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NHL Will Not Participate In 2018 Winter Olympics; NHLPA Responds

After participating in five consecutive Olympics, the league has withdrawn its participation in the upcoming games in Pyeongchang.

Tim Gleason’s Team USA silver medal from the 2010 Winter Olympics.
Jamie Kellner

It’s been expected for a while, but today it became official: the NHL will not be shutting down its season next year to accommodate participation in the 2018 Olympic Winter Games in Pyeongchang, South Korea.

For many years the league and its owners have considered the Olympics a necessary evil that served to disrupt schedules and risk injuries to key players all without allowing the event to be marketed by the organizations that were loaning a valuable core of their success. But for players participating, it provided an opportunity to represent their respective countries on the biggest stage.

What this leaves open is the possibility that players could defy the NHL’s decision and go to the Olympics anyway. Led by Capitals star Alex Ovechkin, a few players have made their opinion on the matter known, publicly announcing that they planned to participate regardless of the NHL’s official participation or lack thereof. Caps owner Ted Leonsis has previously said that he stands with his player in Ovechkin’s desire to play in the tournament.

In the last Olympics, held in Sochi, Russia in 2014, Hurricanes defenseman Justin Faulk (United States) and former Canes Andrej Sekera (Slovakia), Tuomo Ruutu (Finland) and Alexander Semin (Russia) represented their countries. Canes coach Bill Peters would have likely been a candidate to step behind the bench for Team Canada, after his gold-medal winning stints as an assistant coach at the 2016 World Cup of Hockey and as head coach at the 2016 IIHF World Championships.

Two players represented their countries at the World Cup this past season, Sebastian Aho (who also played at the World Championships) and Teuvo Teravainen on Team Finland, and are likely affected by the NHL’s decision to skip the Olympics. Justin Faulk, who was somewhat bizarrely not selected for the United States World Cup team, likely would have participated, and Noah Hanifin, who played on the USA’s World Championship team at the 2016 tournament, would have been in consideration as well.

The league informed the NHLPA and Board of Governors of the decision earlier today and released the following statement.

We have previously made clear that while the overwhelming majority of our clubs are adamantly opposed to disrupting the 2017-18 NHL season for purposes of accommodating Olympic participation by some NHL players, we were open to hearing from any of the other parties who might have an interest in the issue (e.g., the IOC, the IIHF, the NHLPA, etc.) as to reasons the Board of Governors might be interested in re-evaluating their strongly held views on the subject. A number of months have now passed and no meaningful dialogue has materialized. Instead, the IOC has now expressed the position that the NHL's participation in Beijing in 2022 is conditioned on our participation in South Korea in 2018. And the NHLPA has now publicly confirmed that it has no interest or intention of engaging in any discussion that might make Olympic participation more attractive to the clubs. As a result, and in an effort to create clarity among conflicting reports and erroneous speculation, this will confirm our intention to proceed with finalizing our 2017-18 regular season schedule without any break to accommodate the Olympic Winter Games. We now consider the matter officially closed.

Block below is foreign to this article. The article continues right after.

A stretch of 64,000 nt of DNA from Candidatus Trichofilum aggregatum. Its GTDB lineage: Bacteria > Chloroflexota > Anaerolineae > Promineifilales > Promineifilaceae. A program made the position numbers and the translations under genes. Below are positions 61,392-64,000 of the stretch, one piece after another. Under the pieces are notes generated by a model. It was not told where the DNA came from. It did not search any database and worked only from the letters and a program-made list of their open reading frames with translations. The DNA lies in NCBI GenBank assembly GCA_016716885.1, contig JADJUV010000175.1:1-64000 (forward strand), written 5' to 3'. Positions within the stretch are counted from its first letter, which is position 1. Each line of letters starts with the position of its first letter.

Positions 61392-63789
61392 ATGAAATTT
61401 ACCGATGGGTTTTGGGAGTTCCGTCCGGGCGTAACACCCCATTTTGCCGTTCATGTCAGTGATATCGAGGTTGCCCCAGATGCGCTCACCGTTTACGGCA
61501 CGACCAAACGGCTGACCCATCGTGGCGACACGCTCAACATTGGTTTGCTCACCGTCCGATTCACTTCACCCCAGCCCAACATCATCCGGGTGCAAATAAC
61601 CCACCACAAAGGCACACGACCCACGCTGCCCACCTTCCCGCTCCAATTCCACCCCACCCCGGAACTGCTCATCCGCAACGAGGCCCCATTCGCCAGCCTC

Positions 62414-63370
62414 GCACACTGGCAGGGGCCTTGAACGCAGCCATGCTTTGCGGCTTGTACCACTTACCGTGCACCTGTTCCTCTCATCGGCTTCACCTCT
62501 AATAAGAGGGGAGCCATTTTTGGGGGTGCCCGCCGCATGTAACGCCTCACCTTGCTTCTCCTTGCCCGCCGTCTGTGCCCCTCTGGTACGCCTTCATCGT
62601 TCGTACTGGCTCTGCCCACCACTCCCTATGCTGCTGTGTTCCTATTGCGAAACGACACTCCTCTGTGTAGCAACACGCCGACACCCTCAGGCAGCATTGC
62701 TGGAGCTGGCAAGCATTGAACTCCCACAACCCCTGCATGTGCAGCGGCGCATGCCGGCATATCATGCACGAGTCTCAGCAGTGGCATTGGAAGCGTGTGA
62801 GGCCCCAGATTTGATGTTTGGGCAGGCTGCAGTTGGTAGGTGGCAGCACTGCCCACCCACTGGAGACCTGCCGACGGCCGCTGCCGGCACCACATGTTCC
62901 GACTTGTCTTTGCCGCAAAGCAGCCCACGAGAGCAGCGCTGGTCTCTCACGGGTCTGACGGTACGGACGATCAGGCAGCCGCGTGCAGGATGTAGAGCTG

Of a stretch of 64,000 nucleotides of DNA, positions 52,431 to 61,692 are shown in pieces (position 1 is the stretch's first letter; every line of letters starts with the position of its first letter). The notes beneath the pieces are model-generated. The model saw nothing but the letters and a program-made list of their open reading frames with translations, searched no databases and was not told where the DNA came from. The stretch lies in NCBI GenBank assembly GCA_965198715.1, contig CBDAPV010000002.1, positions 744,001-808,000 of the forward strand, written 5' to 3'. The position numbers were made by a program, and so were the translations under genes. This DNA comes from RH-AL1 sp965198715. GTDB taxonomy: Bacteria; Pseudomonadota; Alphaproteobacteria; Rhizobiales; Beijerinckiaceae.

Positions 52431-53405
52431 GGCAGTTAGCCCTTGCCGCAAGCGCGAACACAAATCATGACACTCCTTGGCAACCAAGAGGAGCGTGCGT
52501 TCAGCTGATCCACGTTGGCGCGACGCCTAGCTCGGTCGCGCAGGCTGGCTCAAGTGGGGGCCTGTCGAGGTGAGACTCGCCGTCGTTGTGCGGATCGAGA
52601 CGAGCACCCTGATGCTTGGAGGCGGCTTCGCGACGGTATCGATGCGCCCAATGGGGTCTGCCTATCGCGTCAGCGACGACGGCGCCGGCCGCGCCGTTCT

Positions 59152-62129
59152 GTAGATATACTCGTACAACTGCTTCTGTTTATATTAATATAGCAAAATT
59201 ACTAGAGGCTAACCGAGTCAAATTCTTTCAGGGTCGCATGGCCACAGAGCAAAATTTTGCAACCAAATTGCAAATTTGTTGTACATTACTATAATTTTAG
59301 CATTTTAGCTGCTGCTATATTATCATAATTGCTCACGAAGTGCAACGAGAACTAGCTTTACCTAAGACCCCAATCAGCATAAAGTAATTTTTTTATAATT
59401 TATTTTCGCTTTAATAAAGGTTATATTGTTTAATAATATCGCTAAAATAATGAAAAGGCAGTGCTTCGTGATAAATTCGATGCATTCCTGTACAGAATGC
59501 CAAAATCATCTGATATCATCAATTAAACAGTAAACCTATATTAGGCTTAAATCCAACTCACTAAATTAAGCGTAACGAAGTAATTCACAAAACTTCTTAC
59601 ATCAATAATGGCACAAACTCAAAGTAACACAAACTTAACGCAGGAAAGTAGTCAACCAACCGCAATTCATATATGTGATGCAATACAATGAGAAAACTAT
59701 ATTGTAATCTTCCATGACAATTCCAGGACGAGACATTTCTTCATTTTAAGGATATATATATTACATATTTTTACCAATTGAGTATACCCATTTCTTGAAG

UPDATE 7:30 pm: As anticipated, the NHLPA is not in favor of the NHL’s decision and has also issued a public statement, indicating they feel the decision is shortsighted and without regard for the respect of the opinions of the players.

Get the popcorn ready. Sept. 1, 2019 will be here before we know it.

TORONTO (April 3, 2017) - The National Hockey League Players' Association (NHLPA) released the following statement regarding the NHL's decision on the 2018 Winter Olympics:

"The players are extraordinarily disappointed and adamantly disagree with the NHL's shortsighted decision to not continue our participation in the Olympics.

Any sort of inconvenience the Olympics may cause to next season's schedule is a small price to pay compared to the opportunity to showcase our game and our greatest players on this enormous international stage. ​

A unique opportunity lies ahead with the 2018 and 2022 Olympics in Asia. The NHL may believe it is penalizing the IOC or the players, or both, for not giving the owners some meaningful concessions in order to induce them to agree to go to PyeongChang. Instead this impedes the growth of our great game by walking away from an opportunity to reach sports fans worldwide.

Moreover, it is doing so after the financial issues relating to insurance and transportation have been resolved with the IOC and IIHF. The League's efforts to blame others for its decision is as unfortunate as the decision itself. NHL players are patriotic and they do not take this lightly. A decent respect for the opinions of the players matters. This is the NHL's decision, and its alone. It is very unfortunate for the game, the players and millions of loyal hockey fans."